11/15/2004EE 42 fall 2004 lecture 3211 IN Q0 Q1 CLK 100 Cascading Edge-triggered Flip-Flops Shift register –New value goes into first stage –While previous value of first stage goes into second stage –The propagation time must be longer than the hold time CLK IN Q0Q1 DQDQOUT
11/15/2004EE 42 fall 2004 lecture 3212 timing constraints guarantee proper operation of cascaded components assumes infinitely fast distribution of the clock Cascading Edge-triggered Flip- Flops (cont’d) Why this works –Propagation delays exceed hold times –Clock width constraint exceeds setup time –This guarantees following stage will latch current value before it changes to new value T su 4ns T p 3ns T h 2ns In Q0 Q1 CLK T su 4ns T p 3ns T h 2ns
11/15/2004EE 42 fall 2004 lecture 3213 original state: IN = 0, Q0 = 1, Q1 = 1 due to skew, next state becomes: Q0 = 0, Q1 = 0, and not Q0 = 0, Q1 = 1 CLK1 is a delayed version of CLK0 In Q0 Q1 CLK0 CLK1 100 Clock Skew The problem –Correct behavior assumes next state of all storage elements determined by all storage elements at the same time –This is difficult in high-performance systems because time for clock to arrive at flip-flop is comparable to delays through logic –Effect of skew on cascaded flip-flops:
11/15/2004EE 42 fall 2004 lecture 3214 Summary of Latches and Flip- Flops Development of D-Flip-Flop –Level-sensitive used in custom integrated circuits can be made with 4 gates –Edge-triggered used in programmable logic devices –Good choice for data storage register Historically J-K Flip Flop was popular but now never used –Similar to R-S but with 1-1 being used to toggle output (complement state) –Can always be implemented using D-FF Preset and clear inputs are highly desirable on flip-flops –Used at start-up or to reset system to a known state
11/15/2004EE 42 fall 2004 lecture 3215 Flip-Flop Features Reset (set state to 0) – R –Synchronous: D new = R' D old (when next clock edge arrives) –Asynchronous: doesn't wait for clock, quick but dangerous Preset or set (set state to 1) – S (or sometimes P) –Synchronous: D new = D old + S (when next clock edge arrives) –Asynchronous: doesn't wait for clock, quick but dangerous Both reset and preset –D new = R' D old + S (set-dominant) –D new = R' D old + R'S(reset-dominant) Selective input capability (input enable/load) – LD or EN –Multiplexer at input: D new = LD' Q + LD D old –Load may/may not override reset/set (usually R/S have priority) Complementary outputs – Q and Q'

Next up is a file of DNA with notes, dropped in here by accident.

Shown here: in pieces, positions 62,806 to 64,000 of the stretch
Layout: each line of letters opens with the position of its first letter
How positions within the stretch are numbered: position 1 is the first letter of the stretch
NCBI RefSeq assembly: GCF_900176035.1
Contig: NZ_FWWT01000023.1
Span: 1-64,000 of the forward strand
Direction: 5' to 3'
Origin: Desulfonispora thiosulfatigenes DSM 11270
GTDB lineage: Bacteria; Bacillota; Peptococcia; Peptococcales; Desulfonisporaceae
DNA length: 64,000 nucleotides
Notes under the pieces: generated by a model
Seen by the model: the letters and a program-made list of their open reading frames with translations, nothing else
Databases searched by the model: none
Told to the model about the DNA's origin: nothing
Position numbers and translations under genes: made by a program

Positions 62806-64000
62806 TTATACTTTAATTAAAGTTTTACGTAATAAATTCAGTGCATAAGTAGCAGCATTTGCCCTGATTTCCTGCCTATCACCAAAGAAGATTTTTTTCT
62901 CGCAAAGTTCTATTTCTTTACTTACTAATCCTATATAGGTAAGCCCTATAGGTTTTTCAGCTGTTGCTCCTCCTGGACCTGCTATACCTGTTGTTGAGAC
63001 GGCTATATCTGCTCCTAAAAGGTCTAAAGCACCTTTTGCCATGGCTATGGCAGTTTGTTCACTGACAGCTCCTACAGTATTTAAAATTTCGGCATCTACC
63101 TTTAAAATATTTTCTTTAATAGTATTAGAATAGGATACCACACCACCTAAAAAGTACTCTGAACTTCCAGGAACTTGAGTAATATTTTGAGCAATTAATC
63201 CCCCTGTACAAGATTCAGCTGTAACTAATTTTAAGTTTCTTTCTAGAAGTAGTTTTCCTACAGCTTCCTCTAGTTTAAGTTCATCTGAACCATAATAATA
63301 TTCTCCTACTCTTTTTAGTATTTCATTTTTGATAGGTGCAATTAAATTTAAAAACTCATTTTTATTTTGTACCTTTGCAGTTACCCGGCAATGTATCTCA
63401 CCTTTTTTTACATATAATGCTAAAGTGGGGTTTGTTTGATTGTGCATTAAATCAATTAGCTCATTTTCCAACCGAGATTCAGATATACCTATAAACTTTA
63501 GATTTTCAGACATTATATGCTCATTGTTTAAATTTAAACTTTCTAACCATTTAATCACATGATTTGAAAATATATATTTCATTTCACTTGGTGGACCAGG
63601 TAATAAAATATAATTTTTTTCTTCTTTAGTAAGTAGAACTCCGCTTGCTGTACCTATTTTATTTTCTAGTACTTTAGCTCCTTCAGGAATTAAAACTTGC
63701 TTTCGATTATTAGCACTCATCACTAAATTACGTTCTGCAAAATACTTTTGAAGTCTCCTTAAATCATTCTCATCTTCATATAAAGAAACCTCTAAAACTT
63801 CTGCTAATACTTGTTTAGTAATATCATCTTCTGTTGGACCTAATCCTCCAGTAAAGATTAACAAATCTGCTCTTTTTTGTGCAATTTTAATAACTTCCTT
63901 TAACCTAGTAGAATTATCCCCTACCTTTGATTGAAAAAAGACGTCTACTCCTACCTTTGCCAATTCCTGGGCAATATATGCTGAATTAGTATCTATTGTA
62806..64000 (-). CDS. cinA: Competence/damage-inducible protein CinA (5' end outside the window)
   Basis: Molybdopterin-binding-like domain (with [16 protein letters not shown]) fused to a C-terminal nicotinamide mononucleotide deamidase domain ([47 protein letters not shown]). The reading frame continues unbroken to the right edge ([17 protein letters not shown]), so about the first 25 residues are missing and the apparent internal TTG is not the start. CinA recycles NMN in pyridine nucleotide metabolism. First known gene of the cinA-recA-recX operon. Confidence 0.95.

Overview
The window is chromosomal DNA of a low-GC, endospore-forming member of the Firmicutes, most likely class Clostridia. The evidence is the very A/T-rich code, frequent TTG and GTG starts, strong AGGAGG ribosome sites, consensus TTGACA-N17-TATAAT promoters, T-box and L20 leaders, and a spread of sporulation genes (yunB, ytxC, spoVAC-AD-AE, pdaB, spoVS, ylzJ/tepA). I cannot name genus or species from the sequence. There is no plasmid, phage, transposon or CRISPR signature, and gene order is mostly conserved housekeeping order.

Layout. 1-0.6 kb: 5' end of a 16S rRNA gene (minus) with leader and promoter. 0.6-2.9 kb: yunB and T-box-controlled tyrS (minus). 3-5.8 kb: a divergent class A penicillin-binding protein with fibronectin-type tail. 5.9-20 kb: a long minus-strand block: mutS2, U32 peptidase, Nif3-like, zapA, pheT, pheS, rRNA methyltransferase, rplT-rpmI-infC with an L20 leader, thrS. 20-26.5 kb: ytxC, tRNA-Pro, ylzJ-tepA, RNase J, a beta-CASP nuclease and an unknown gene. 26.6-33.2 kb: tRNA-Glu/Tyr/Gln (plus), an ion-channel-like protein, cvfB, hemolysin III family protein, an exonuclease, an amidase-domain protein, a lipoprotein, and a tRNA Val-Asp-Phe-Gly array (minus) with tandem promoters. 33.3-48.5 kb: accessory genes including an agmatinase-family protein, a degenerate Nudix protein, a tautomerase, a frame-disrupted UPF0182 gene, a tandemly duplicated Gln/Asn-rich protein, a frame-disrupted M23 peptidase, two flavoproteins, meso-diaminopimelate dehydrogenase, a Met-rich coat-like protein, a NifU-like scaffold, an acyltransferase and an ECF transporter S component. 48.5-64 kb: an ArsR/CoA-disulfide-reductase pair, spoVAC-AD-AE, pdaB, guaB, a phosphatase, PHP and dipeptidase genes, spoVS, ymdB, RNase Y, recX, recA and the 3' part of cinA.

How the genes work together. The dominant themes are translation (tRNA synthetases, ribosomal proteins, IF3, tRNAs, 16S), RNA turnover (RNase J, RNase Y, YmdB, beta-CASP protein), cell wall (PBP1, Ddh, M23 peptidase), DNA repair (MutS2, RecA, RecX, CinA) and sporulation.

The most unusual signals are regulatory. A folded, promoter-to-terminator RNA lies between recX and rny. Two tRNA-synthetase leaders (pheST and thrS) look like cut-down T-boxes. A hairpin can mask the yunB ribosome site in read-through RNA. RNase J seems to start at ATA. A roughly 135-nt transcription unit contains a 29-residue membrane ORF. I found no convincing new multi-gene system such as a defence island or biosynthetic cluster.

11/15/2004EE 42 fall 2004 lecture 3216 RSRSRS DQDQDQDQ OUT1OUT2OUT3OUT4 CLK IN1IN2IN3IN4 RS "0" Registers Collections of flip-flops with similar controls and logic –Stored values somehow related (e.g., form binary value) –Share clock, reset, and set lines –Similar logic at each stage Examples –Shift registers –Counters
11/15/2004EE 42 fall 2004 lecture 3217 DQDQDQDQ IN OUT1OUT2OUT3OUT4 CLK Shift Register Holds samples of input –Store last 4 input values in sequence –4-bit shift register:
11/15/2004EE 42 fall 2004 lecture 3218 parallel inputs parallel outputs serial transmission Shift Register Application Parallel-to-serial conversion for serial transmission
11/15/2004EE 42 fall 2004 lecture 3219 DQDQDQDQ IN OUT1OUT2OUT3OUT4 CLK OUT Pattern Recognizer Combinational function of input samples –In this case, recognizing the pattern 1001 on the single input signal
11/15/2004EE 42 fall 2004 lecture 3220 Binary Counter Logic between registers (not just multiplexer) –XOR decides when bit should be toggled –Always for low-order bit, only when first bit is true for second bit, and so on
11/15/2004EE 42 fall 2004 lecture 3221 Sequential Logic Summary Fundamental building block of circuits with state –R-S latch, R-S master/slave, D master/slave, edge-triggered D FF –Latch and flip-flop Timing methodologies –Use of clocks –Cascaded FFs work because prop delays exceed hold times –Beware of clock skew Asynchronous inputs and their dangers –Synchronizer failure: what it is and how to minimize its impact Basic registers –Shift registers –Pattern detectors –Counters